Heading into a valley on Old K10 Road.


Volland Schoolhouse, a beautifully-restored one-room schoolhouse located along Old K10 Road between Alta Vista and Alma.


Stately stone mansion along Old K10 Road.


Picture-taking on the grounds of the Wabaunsee County Courthouse in Alma, Kansas. Lovely native wildflower gardens!

Kandango Wrap-Up

If you get a change to ride this tour in coming years, take it! It’s a great route — very scenic, very little traffic, friendly folk. It’s also an outstanding value.

Since last year’s tour was aborted by the tragedy on day one, this was, essentially, the inaugural running of the tour. Most things went well, but as could be expected, there’s room for improvement. The car-shuttling system was really awkward, the tenting options were very limited, and there was a lack of SAG stops along parts of the routes.

I know there were some stressful moments for the organizers, and by the end of the tour, they were pretty well frazzled. But they pulled it off, and should be proud. It’s not an easy thing to attend to the needs and expectations of a wide variety of cyclists, especially if they’ve never been in that position before.

They seem like great folk, with the very best intentions, so I expect that most of the issues will be worked out in coming years.

Don’t hesitate to sign up for this ride next year!

Personal Notes

I had two bike choices for this tour. My Surly Long Haul Trucker would have been the obvious choice, since it’s a touring bike, after all. But I ended up going with my 1978 Puch Cavette II, an old steel 10-speed road bike, since I didn’t have to carry my gear on the bike.

Puch Cavette II and gear

It turned out to be a good choice. I had no mechanical issues (other than some squeaking brake pads), and was comfortable on the chip-sealed backroads. The gearing on the Puch is rather narrow, without a lot of options on the low end. Fortunately, there were no super-steep climbs, so it was low enough to manage.

I do think there should have been an award of some kind for the oldest bike on the tour — because I suspect I would have won!

I’ll also confess that it does give me a bit of perverse pleasure to be riding 200+ miles on a 36-year-old, ~35-pound antique, while most riders sported new aluminum or carbon-fiber bikes … and keeping up!

I was initially planning to carry my gear in a duffle bag, but I elected to use my panniers instead. My thinking was that I might need to carry my gear a short distance on the bike, so the panniers would make that easy. Ultimately, I never had to do so, but it would have worked.

The two panniers contained my normal touring load — a small tent, sleeping pad, sleeping bag, toiletries, clothing, and a bit of electronics, plus a few bike tools. Altogether, about 15 pounds.

Health-wise, I had no real issues. I had been somewhat worried about Achilles Tendinitis, which I sometimes experience on long, fast-paced rides, but it didn’t crop up, thankfully. Anticipating a modest pace, I rode with sandals and flat pedals, rather than clipless pedals and proper bike shows. That was a mistake, but it didn’t prove costly. There was some degree of saddle fatigue, especially on the 100-mile day, but it was manageable. No falls, no crashes.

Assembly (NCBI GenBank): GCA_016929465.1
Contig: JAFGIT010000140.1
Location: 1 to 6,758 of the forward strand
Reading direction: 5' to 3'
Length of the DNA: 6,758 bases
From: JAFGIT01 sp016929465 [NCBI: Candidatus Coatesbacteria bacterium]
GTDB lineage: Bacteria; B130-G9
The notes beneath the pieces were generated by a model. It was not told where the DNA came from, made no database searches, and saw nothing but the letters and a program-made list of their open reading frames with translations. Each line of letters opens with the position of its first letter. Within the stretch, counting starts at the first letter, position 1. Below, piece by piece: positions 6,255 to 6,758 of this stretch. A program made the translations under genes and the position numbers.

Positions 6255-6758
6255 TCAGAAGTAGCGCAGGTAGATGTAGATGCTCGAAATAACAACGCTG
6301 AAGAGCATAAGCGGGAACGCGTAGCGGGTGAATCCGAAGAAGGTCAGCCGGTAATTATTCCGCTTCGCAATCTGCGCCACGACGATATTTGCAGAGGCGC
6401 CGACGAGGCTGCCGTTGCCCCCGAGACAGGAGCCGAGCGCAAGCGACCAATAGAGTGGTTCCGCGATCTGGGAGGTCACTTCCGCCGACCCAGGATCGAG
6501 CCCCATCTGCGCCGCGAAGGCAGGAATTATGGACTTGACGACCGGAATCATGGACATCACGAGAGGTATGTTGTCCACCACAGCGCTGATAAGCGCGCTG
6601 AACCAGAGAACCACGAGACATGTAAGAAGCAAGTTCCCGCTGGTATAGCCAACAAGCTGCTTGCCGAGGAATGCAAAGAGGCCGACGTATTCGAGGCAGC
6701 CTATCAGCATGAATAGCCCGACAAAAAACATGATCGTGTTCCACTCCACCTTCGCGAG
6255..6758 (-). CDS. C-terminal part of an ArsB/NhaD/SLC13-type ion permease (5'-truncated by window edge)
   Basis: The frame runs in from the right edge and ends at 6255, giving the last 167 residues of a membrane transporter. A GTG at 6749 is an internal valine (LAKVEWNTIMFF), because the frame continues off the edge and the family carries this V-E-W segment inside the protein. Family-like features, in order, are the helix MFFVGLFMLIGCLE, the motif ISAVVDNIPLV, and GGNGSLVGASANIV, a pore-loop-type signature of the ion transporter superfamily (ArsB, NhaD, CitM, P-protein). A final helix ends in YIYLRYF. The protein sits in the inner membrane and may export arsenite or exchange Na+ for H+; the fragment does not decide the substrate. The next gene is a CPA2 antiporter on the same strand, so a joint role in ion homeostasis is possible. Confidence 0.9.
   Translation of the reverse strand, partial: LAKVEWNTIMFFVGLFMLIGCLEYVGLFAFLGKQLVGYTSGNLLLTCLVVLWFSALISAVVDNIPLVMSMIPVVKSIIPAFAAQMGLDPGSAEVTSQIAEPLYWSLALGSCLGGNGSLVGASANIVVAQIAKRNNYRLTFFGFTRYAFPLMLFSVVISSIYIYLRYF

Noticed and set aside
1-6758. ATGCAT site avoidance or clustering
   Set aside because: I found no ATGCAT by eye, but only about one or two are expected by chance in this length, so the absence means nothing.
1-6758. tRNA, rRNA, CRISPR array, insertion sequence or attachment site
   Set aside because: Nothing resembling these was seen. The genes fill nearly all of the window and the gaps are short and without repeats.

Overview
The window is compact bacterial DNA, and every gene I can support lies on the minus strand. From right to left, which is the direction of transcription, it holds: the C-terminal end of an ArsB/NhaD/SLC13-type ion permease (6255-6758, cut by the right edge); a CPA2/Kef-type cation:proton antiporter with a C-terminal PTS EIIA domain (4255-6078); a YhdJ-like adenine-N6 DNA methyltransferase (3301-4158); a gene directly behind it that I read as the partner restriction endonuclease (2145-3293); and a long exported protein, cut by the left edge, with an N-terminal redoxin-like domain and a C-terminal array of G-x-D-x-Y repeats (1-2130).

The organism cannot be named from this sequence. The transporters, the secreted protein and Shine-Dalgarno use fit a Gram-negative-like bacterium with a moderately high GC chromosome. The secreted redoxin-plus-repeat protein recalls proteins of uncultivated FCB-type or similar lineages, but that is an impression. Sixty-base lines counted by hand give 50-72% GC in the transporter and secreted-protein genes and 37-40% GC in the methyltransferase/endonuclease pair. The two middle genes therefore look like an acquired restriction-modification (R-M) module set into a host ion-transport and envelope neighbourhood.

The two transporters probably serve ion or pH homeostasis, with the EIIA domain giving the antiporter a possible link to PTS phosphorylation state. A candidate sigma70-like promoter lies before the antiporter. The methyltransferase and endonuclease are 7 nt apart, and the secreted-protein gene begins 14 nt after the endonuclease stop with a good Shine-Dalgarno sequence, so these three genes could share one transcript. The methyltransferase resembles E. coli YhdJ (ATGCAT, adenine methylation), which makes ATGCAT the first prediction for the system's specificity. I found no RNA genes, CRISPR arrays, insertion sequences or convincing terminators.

My only regrets with the tour was that it was over too quickly, and that I hammered through the weekend rather than making it a leisurely adventure tour. There were too many interesting sights that I just didn’t have time to appreciate properly.

I didn’t get to explore Salina, didn’t get to see Mushroom Rock State Park or Coronado Heights, didn’t get a chance to visit any museums or historic sites, didn’t get to explore any off-road trails. Didn’t get as many good photos as I should have.

Oh well, it’s an excuse to go back and ride the area again sometime!

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About The Author

By Randy Rasa, editor/webmaster at Kansas Cyclist, the web's premier Kansas cycling information site, featuring authoritative guides to Kansas cycling clubs, bike shops, organized bike rides, touring, trails, and much more. [learn more]

4 responses to “Kandango 2014”

  1. Matt Nowak says:

    I was not able to ride the Kandango this year, so I really appreicate your review and your photos from your experience. I truly believe that 3-day tours of regions in Kansas have tremendous potential to become very popular. They are the next step up from a S24O and offer a great option that folks who cannot do the BAK can do in a long weekend. Once some of the details are worked out, hopefully by next year, this kind of ride could attract many hundreds or a few thousands of riders to enjoy pastoral Kansas.

  2. Sam Schimek says:

    As always, your picture make everything look amazing. I am going to have to check these routes out myself. Also, just so you know, the “route map” links have Garmin denying access privileges.

    Thanks for the write up.

  3. Randy Rasa says:

    Oops, had the Garmin permissions set to private. Should be fixed now. Thanks!

  4. Mark Beeson says:

    Enjoyed the write up. I thought seriously about doing the Kandango to help me get ready for the BAK. Now I’m sorry I missed it, but there is next year. I plan to be there. Thanks, again.